Suppose you write an app that leaves a tiny icon in a corner of the user’s cell phone screen. The user calls up Yelp or Trip Advisor or whatever and searches for “Italian Restaurants” in San Francisco. A page comes up showing a ratings chart for some vendor. The user puts his/her finger on the Ratings App icon and drags the icon over to the chart. The app is smart enough to recognize the chart and calculate the relative values of each bar based on the relative sizes of each bar if the actual numbers are not available. Yelp doesn’t show numbers. Trip Advisor does.
The app then runs the algorithm using the relative sizes of the bars, computes a rating, converts that number to a text score (Excellent, Very Good or whatever) and puts up a window on the phone along the following lines:
——————————————————————————————— Search [x] where this vender is located OR [ _ ] where YOU are located?
Look for Other Venders [x] in contiguous 9 digit zip codes?
OR [_ ] more distant 9 digit zip codes?
Our Rating: Pretty Good
Ratings Volume: Low
We’ve found three other Italian restaurants in contiguous zip codes that are rated equal to or higher than this location.
1) Tony’s Palace — Very Good — Ratings Volume: High [Tap Here To See Details]
Visit Tony’s Palace in the next 8 hours and get 10% off any pizza
2) Sorrento — Very Good — Ratings Volume: Moderate [Tap Here To See Details]
Want a great Italian Deli? Click Here for Info On Gino’s Deli
3) Little Napoli — Good — Ratings Volume: Medium [Tap Here To See Details]
You would tie the type of business being rated to a database of your advertisers. So, when a user checks the ratings on an Italian restaurant you might show him ads and coupons and specials for Italian delis, bakeries, restaurants, grocery stores, pizza parlors and the like.
Each ad could offer a limited time discount, free soft drink, or other bonus to shop there. The discount would be claimed by pressing a button on the app that would display a list of the ads the user has seen in the last 24 hours. The user taps the ad for Tony’s and a bar code appears which the merchant scans. The system would notify your web site when the coupon was redeemed.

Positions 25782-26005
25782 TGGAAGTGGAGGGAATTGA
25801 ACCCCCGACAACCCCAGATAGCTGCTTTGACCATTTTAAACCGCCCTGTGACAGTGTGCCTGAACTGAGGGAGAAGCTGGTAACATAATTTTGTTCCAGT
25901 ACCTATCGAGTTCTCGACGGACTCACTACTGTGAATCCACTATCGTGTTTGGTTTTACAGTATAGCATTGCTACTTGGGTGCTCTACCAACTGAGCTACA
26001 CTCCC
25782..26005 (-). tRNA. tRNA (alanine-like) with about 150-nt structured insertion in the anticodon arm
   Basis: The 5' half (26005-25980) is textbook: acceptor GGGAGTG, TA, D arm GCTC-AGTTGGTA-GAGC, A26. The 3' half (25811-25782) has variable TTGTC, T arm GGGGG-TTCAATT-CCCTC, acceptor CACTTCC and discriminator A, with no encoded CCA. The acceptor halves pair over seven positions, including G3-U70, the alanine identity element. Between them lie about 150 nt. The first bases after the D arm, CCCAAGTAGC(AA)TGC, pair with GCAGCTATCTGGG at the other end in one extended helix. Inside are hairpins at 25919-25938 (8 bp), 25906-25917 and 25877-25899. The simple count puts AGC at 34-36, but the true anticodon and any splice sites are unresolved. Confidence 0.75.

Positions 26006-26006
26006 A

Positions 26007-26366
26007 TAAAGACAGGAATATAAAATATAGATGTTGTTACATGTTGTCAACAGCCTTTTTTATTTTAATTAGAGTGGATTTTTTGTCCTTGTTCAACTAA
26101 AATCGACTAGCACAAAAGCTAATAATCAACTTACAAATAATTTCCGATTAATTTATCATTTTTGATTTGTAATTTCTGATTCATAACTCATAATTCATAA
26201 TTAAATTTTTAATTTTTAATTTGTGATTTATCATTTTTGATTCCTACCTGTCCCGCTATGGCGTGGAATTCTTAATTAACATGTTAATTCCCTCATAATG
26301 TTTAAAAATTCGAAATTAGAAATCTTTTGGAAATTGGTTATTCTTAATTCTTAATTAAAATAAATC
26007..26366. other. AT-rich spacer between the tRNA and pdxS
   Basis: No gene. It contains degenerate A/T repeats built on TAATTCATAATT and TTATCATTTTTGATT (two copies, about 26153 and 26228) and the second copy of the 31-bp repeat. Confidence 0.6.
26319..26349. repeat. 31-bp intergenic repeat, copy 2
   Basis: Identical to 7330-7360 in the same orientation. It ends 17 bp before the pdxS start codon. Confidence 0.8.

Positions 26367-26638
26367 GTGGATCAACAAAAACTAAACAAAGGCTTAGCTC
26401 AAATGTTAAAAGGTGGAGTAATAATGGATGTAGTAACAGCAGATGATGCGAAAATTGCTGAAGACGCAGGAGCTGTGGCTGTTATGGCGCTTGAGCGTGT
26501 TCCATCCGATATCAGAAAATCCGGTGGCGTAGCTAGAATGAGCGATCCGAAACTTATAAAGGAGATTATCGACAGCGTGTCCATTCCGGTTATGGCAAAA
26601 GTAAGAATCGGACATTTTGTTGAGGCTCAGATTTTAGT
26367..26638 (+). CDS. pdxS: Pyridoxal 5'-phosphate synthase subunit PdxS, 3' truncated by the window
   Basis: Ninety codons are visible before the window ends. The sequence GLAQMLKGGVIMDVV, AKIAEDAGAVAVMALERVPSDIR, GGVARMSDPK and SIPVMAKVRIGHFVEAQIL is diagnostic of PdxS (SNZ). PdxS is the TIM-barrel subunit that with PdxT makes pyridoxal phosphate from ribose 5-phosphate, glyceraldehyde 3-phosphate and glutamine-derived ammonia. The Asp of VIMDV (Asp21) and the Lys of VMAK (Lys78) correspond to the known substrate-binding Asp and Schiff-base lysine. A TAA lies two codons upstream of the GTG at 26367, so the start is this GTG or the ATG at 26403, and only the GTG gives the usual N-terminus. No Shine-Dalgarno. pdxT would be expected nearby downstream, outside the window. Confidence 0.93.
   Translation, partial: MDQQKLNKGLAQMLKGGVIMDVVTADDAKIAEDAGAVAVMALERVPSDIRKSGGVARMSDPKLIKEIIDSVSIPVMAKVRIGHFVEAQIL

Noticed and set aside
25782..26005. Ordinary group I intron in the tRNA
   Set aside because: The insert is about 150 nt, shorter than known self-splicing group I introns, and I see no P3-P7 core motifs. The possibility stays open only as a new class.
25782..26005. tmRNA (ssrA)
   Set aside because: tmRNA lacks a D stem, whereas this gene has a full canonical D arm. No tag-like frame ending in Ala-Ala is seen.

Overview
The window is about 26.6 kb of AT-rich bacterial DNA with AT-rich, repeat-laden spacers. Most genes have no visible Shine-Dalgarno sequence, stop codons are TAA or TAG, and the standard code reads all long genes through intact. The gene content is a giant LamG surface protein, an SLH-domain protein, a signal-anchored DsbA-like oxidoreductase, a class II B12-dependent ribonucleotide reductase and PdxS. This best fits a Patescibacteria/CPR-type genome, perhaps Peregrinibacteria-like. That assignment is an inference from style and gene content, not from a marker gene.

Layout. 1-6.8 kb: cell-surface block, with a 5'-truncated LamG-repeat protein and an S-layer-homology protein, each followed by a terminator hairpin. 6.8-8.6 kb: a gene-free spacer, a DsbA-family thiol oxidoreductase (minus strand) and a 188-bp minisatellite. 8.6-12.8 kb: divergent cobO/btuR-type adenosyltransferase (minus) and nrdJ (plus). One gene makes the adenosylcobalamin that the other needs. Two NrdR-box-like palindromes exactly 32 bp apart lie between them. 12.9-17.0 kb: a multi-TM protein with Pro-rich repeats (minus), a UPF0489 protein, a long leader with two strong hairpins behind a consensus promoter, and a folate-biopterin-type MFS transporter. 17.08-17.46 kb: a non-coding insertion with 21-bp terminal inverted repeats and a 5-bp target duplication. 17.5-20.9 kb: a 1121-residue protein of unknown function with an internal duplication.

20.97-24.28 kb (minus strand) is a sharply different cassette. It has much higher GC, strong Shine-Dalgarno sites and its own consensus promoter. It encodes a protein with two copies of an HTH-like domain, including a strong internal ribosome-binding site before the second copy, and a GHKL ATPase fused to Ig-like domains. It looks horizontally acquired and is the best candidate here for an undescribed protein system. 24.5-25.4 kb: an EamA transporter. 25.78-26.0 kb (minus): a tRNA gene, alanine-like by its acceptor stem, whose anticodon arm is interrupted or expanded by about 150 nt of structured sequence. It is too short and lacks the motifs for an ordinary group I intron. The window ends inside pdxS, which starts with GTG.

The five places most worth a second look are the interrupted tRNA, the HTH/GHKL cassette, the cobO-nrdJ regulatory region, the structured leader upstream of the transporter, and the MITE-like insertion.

Geography Of The Ad Market
For the search parameters the user could select one of four geographical zones:
(1) very near the business being rated
(2) farther from the business being rated
(3) very near where the user is located
(4) farther from where the user is located.
The last four digits in a nine digit zip code designate subsections in that zip code. There may be only two or three subdivisions or more than twenty subdivisions in any given zip code. Surrounding every zip code subdivision are other nine digit zip-codes subsections in the same and/or adjacent zip codes. If you think of the zip code subsection in which you are located as the center of a target then other zip-code subsections surround it on all sides like the next target ring. More zip-code subsections surround those contiguous ones like the next farther ring out on the target.
Locations that are in the closest ring of zip-code subsections to the center or in the nearest two rings around the target center can be plotted depending on whether the user had elected to make his/her location the center of the target or to make the vendor he is checking out the center of the target.
The app would be free. It would provide a useful rating service to the user and it would present the user with information on other similar venders which are nearby, including venders with better ratings or who offer discounts or other incentives.
Of course you would design the app so that it would work on Amazon product rating graphs. Suppose that the Amazon shopper was looking at the rating for a Le Creuset Dutch oven and he could pop up an interpretation of that rating. Our app then pops up an ad for a Lodge Dutch oven just as highly rated as the Le Creuset but at one-fifth the price, and maybe even with a manufacturer’s direct-to-user rebate coupon if they buy one within twenty-four hours? Wouldn’t that be a valuable ad platform? Also, suppose the app linked that Lodge Dutch oven back to the Lodge Dutch “buy me” oven page on Amazon. That would keep the shopper there which would make Amazon happy. If the shopper bought the Lodge, then Lodge, your advertiser, would be happy too.
That kind of an app could have a lot of ad value if it could be made to work. Could that be done? I don’t know.
It’s something to think about.